Children are born knowing how to play. Play therapy is a way of using this innate knowledge of play to communicate with children and help them to develop new skills and hone existing abilities.
By engaging with children through play, they acquire skills which can help them solve problems, change negative behaviours, and learn new abilities.
If your child is experiencing difficulties such as anxiety or behavioural issues, or if they are having trouble adjusting to a new experience or transition, play therapy can be a helpful and positive way for them to process their emotions and experiences without fear of judgement or negativity.
Sarah Harwood is a counsellor, psychotherapist and play therapist in Brisbane who offers a warm, accepting and playful approach to treating children. Call Sarah today on 0490 232 773 for a chat about how play therapy could help your child move through a difficult time with dignity and gentleness through play.
Play therapy is a structured form of therapy which offers a way for children to work through difficult emotions and experiences, and change the way they think and feel about things in a positive way. Play therapy is excellent for children because children are born with an innate language of play. A play therapist draws on this and engages with children in such a way that makes working through issues easier.
In play therapy, the toys and tools a child uses forms the child’s words; their play is the language. What children express through their play therapy experience can be shaped with guidance from the play therapists to improve a child’s adaptive behaviours, social skills, and emotional abilities.
No two play therapy sessions are the same, but a typical session might see your child playing and engaging with:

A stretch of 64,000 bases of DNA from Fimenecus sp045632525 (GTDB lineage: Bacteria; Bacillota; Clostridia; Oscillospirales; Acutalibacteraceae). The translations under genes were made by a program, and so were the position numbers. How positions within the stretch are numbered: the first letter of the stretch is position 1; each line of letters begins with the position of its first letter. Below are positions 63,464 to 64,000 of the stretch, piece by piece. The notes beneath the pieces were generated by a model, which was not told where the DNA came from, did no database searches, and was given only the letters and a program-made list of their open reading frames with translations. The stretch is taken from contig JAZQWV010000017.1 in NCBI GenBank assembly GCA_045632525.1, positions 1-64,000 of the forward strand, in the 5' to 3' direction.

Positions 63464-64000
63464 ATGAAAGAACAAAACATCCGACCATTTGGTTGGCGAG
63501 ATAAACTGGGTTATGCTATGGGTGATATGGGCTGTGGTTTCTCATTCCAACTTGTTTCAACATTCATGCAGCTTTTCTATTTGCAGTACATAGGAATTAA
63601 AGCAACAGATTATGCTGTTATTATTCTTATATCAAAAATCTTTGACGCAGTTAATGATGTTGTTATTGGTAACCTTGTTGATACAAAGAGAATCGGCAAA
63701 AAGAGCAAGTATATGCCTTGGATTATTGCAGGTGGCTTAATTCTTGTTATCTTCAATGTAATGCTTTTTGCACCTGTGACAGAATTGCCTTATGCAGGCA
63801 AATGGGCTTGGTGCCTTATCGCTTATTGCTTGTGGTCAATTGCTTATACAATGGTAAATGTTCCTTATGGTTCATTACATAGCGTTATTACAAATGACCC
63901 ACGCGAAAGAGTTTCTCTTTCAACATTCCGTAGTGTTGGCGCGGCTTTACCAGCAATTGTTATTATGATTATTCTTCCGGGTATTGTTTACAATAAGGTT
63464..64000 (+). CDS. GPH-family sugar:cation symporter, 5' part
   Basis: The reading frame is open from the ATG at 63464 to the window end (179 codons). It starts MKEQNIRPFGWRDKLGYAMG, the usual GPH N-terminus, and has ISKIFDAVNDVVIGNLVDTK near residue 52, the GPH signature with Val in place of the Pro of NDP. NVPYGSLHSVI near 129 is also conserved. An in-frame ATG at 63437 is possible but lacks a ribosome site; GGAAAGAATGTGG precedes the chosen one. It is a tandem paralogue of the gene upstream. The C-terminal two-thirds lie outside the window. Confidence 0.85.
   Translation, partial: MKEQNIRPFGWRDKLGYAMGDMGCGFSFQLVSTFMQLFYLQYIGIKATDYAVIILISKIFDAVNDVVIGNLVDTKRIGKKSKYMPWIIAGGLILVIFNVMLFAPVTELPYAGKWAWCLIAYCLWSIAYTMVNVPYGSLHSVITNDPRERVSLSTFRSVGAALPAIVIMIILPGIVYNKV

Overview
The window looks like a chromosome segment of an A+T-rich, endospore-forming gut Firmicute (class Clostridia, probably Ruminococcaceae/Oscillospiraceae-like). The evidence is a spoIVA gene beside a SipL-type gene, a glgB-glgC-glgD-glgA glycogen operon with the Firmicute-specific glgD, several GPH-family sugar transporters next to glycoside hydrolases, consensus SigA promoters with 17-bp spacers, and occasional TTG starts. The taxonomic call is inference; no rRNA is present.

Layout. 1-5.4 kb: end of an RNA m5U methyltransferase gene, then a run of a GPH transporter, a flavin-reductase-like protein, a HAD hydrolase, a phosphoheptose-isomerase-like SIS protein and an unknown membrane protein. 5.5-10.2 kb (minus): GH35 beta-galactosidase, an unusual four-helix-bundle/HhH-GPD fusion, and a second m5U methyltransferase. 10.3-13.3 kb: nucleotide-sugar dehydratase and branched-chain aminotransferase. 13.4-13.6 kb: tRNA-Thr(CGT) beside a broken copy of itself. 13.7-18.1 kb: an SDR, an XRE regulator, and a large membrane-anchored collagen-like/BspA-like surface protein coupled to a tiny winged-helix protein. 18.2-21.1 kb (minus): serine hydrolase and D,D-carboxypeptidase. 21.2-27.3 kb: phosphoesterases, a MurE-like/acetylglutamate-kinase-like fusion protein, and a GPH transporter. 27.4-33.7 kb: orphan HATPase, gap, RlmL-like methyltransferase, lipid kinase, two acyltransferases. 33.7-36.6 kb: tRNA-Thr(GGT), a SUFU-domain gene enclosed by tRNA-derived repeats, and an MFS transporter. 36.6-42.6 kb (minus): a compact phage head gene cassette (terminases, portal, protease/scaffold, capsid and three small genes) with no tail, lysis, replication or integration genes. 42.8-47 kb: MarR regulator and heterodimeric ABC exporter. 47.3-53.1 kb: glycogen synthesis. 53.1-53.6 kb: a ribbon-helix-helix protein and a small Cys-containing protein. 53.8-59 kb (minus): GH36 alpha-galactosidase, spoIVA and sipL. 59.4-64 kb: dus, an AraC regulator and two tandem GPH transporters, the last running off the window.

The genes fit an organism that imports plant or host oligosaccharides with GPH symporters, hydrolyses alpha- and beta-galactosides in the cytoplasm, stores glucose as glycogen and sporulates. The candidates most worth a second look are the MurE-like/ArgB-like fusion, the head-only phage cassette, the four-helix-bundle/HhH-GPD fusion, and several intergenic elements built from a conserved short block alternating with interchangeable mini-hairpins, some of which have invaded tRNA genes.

For example, a play therapist might be working with a child who has had or is going to have a surgical procedure. The child might feel anxious or stressed about this experience.
By engaging in some medical role-playing with toys, the play therapist can help the child gain a sense of control and greater understanding. Or, a therapist might engage in toy telephone play, where questions are asked over the phone.
If the child is uncomfortable with a question, they can just hang up their phone. Play therapy is led by the child and guided by the therapist with the aim of developing a positive relationship between child and therapist and encouraging independence, emotional understanding, and constructive decision making.
Play therapy is a helpful treatment option for children of all ages who are going through a difficult emotional or behavioural time. Children can benefit from play therapy if they are experiencing troubles with:
Families and parents of children seeking play therapy will be involved in the treatment and therapy session. Play therapy can be a hugely beneficial tool for improving your relationship and strengthening your bond.
You play a huge role in your child’s healing, and the interaction between your child’s problems and your family can be, at times, complex. Your role in play therapy is critical to their future development and successful navigation of this tough time.
Sarah Harwood is a counsellor and play therapy specialist with a background in music education and a deep interest in treating and helping families, children and individuals in a dignified and respectful way while ensuring that every session is playful and productive.
Sarah can work with young children from 0-6 years and can help children with autism and specific disorders, as well as adolescents and teens.